In Sydney I first began working in an abstract manner—abstract, but essentially referential in the sense that a viewer probably would have seen a landscape or some other real world reference. I was very influenced by Paul Klee whose work I learned about from books. I was fascinated by his geometric paintings that simply used irregular checkered patterns of color.
I finished my degree in Economics and took a job with the Department of Taxation in Canberra. There I continued to paint, won first prize in an art competition and sold my first painting. However, I was increasingly frustrated that I hadn’t traveled, and I wanted to spend more time painting. In 1974 I quit my job, and a month later I was on a ship traveling to Cyprus where my father was living.
JK: What was it like returning to the country of your birth?
AC: Cyprus was a rush to my senses. The village life, climate and smells felt totally familiar. For the first time, I realized with pride that I was part of a culture that had a rich village life, yet was also part of a grander history that was at the core of Western Art. Being at the eastern edge of the Mediterranean at the crossroads of East and West, Cyprus has been one of the most invaded countries on earth, and as such, it has shared in the cultures and art of both regions.
JK: You planned to move to London to continue your study of Economics, yet your experience there would lead you to apply to art school instead.
AC: Never before had I been in such a large vibrant city with such a fast pace. The National Gallery of London with its superb collections, especially of Renaissance and pre-Renaissance art, astounded me. I had never seen such grand and powerful work. Instead of continuing in Economics, I decided to apply to art school, and spent two intensive weeks drawing and painting to prepare a portfolio. I was accepted at the Byam Shaw School of Drawing and Painting. After my foundation year at Byam Shaw, I attended the Chelsea School of Art.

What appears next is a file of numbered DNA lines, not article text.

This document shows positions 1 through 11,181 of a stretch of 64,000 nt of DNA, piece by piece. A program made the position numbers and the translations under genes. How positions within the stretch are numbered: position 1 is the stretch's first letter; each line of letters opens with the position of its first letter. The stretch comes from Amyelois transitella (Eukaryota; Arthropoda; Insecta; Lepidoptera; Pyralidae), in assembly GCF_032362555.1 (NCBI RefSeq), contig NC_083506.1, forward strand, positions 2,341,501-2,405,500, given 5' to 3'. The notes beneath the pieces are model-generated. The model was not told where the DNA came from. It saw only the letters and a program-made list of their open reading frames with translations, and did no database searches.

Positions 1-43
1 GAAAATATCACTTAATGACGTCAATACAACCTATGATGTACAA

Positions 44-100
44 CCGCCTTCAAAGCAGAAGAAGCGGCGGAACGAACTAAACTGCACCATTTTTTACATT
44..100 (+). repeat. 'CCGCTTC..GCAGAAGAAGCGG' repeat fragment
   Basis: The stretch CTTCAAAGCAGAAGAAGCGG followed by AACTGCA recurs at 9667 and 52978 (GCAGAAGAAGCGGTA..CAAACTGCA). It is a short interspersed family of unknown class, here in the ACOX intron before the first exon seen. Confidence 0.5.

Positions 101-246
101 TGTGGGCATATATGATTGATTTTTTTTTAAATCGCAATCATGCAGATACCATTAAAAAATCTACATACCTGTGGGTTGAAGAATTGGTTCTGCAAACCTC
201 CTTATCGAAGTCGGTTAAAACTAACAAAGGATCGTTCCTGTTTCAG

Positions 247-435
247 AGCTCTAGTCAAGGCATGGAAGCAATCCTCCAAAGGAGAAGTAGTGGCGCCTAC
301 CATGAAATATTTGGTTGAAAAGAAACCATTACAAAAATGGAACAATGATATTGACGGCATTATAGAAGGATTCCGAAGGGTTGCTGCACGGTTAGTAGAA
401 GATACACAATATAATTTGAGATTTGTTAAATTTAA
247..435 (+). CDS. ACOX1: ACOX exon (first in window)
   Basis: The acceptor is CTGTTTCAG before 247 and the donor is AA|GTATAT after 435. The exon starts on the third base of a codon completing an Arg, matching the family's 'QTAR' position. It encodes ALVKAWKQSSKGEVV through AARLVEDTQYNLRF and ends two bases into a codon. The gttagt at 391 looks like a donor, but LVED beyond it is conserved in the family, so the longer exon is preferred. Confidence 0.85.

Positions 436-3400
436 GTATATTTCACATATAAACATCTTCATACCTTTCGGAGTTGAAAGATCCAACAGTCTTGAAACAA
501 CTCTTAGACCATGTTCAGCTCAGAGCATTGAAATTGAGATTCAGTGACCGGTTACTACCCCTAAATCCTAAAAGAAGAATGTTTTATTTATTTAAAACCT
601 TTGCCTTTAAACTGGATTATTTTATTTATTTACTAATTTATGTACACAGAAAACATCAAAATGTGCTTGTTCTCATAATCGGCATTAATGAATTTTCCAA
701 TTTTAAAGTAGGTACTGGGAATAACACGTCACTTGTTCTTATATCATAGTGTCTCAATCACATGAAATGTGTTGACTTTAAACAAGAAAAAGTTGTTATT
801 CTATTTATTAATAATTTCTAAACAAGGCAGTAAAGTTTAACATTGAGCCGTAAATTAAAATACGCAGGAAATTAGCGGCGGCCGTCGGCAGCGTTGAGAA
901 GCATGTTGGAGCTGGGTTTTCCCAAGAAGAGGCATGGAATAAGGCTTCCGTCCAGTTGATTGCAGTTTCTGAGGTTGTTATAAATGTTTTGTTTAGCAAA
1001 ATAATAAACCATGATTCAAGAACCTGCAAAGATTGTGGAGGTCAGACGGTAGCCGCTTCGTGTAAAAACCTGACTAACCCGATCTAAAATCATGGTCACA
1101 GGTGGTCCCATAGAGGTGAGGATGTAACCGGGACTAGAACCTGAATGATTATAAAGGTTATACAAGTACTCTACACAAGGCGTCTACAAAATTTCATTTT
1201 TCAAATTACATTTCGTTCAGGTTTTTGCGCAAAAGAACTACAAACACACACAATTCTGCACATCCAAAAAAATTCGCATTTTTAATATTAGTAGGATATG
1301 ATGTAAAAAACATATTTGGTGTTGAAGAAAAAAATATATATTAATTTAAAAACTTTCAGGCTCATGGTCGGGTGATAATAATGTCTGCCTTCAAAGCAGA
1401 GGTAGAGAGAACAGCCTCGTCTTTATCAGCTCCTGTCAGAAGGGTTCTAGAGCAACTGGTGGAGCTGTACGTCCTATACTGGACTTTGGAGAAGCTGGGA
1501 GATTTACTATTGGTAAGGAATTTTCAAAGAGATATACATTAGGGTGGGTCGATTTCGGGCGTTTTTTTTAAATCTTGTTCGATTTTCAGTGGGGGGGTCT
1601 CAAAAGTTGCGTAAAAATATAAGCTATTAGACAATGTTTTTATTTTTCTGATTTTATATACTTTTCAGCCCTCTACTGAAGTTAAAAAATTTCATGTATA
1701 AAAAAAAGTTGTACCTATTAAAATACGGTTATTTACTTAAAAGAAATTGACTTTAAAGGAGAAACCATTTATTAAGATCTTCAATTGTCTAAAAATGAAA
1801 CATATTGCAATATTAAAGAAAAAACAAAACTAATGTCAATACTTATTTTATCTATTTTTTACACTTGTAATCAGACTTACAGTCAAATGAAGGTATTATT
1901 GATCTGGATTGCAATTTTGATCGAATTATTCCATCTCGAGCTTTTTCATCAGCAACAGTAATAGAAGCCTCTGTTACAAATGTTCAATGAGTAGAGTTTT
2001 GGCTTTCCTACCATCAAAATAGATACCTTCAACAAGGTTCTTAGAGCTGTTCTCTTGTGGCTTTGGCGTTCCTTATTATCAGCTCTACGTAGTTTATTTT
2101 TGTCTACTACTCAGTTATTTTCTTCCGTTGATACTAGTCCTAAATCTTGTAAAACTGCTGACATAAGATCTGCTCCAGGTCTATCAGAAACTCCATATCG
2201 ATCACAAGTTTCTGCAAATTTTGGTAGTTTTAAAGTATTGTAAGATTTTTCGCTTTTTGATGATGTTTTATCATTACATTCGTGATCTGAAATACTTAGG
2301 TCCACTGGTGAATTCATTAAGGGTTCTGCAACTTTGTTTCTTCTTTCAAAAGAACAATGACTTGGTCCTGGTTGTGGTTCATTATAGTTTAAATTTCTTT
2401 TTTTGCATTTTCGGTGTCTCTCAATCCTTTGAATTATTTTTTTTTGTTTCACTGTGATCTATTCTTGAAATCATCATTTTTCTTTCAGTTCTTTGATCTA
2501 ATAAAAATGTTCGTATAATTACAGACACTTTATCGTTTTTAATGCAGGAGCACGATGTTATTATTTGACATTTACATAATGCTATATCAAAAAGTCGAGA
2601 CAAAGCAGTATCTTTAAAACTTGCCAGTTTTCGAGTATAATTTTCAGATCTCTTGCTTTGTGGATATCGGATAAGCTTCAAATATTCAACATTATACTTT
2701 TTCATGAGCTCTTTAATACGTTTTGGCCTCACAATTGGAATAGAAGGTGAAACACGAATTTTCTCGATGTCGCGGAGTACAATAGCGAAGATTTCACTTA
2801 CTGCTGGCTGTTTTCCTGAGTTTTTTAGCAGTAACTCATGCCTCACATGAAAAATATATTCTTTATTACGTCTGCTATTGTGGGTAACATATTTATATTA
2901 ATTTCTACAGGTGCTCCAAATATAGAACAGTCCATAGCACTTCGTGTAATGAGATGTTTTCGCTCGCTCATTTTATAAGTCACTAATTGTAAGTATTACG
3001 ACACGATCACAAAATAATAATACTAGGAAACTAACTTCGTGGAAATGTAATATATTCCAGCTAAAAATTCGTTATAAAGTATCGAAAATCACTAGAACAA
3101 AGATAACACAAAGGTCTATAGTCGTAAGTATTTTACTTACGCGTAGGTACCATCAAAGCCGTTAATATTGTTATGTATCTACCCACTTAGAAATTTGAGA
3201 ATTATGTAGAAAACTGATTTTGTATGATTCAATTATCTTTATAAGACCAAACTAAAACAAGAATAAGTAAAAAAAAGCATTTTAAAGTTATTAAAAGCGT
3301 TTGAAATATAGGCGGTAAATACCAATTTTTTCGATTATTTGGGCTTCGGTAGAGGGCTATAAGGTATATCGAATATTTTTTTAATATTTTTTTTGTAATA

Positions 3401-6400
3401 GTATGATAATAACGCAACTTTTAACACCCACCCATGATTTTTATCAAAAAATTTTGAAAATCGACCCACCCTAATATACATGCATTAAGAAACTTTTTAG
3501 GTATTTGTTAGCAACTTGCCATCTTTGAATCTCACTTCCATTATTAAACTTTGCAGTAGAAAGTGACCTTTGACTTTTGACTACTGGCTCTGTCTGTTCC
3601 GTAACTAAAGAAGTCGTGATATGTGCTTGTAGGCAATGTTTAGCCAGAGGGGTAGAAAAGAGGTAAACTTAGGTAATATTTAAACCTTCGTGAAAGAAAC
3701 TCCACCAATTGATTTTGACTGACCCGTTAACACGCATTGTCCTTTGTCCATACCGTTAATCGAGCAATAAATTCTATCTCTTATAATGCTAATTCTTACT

JK: What styles of art were at the forefront at that time?
AC: In the mid 70s the prominent styles in London were late Modernism, Minimalism, Systems art and Conceptual art. I was attracted to the abstractness and ideas of Systems art and, to a lesser extent, to minimalist art. Visiting friends in Eindhoven, Holland, I saw my first Malevich and Mondrian paintings, including the terrific collection of Malevich paintings in the Stedelijk Museum in Amsterdam. I was impressed not only by the work, but by the idealism of these early European utopian movements. Their ideas have remained with me despite my greater exposure to more contemporary developments.
I also admired the work of the old masters in the National Gallery in London. At the end of my first academic year, I went to Italy to look at the work in situ, in particular that of Piero della Francesca. This trip cemented my great affection for Italian art, especially that of the period from the 1300s through Titian. This art continues to inform my work today.
JK: Your painting at that time had a strong foundation in mathematics.
AC: My work became totally abstract in 1975. For the next five years, I experimented widely, trying to generate images that seemed fresh and new. I sought images that were devoid of personal touch and avoided direct references to outward appearances. I saw the work of a number of artists who were experimenting with constructions, numerically generated images, and geometry in general. Systems art and geometric abstraction, especially that based on number systems, seemed to offer endless possibilities.